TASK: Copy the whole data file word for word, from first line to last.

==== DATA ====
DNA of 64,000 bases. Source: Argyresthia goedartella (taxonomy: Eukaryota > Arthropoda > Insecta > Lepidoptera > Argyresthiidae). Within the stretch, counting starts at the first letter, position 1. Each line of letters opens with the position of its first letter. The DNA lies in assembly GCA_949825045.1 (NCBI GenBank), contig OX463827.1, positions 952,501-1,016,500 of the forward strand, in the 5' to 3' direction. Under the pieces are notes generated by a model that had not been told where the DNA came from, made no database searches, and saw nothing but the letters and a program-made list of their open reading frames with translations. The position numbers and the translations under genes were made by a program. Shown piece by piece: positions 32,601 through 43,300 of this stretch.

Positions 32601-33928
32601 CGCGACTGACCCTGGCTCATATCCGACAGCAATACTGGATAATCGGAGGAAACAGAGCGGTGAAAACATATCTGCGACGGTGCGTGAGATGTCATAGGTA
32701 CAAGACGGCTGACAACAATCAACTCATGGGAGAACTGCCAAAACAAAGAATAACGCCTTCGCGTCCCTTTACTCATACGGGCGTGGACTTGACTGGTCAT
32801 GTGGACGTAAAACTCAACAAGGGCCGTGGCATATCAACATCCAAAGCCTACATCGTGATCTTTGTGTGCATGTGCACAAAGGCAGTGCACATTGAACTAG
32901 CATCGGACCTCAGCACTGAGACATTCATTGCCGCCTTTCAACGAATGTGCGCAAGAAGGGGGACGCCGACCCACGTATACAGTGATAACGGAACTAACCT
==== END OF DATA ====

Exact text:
DNA of 64,000 bases. Source: Argyresthia goedartella (taxonomy: Eukaryota > Arthropoda > Insecta > Lepidoptera > Argyresthiidae). Within the stretch, counting starts at the first letter, position 1. Each line of letters opens with the position of its first letter. The DNA lies in assembly GCA_949825045.1 (NCBI GenBank), contig OX463827.1, positions 952,501-1,016,500 of the forward strand, in the 5' to 3' direction. Under the pieces are notes generated by a model that had not been told where the DNA came from, made no database searches, and saw nothing but the letters and a program-made list of their open reading frames with translations. The position numbers and the translations under genes were made by a program. Shown piece by piece: positions 32,601 through 43,300 of this stretch.

Positions 32601-33928
32601 CGCGACTGACCCTGGCTCATATCCGACAGCAATACTGGATAATCGGAGGAAACAGAGCGGTGAAAACATATCTGCGACGGTGCGTGAGATGTCATAGGTA
32701 CAAGACGGCTGACAACAATCAACTCATGGGAGAACTGCCAAAACAAAGAATAACGCCTTCGCGTCCCTTTACTCATACGGGCGTGGACTTGACTGGTCAT
32801 GTGGACGTAAAACTCAACAAGGGCCGTGGCATATCAACATCCAAAGCCTACATCGTGATCTTTGTGTGCATGTGCACAAAGGCAGTGCACATTGAACTAG
32901 CATCGGACCTCAGCACTGAGACATTCATTGCCGCCTTTCAACGAATGTGCGCAAGAAGGGGGACGCCGACCCACGTATACAGTGATAACGGAACTAACCT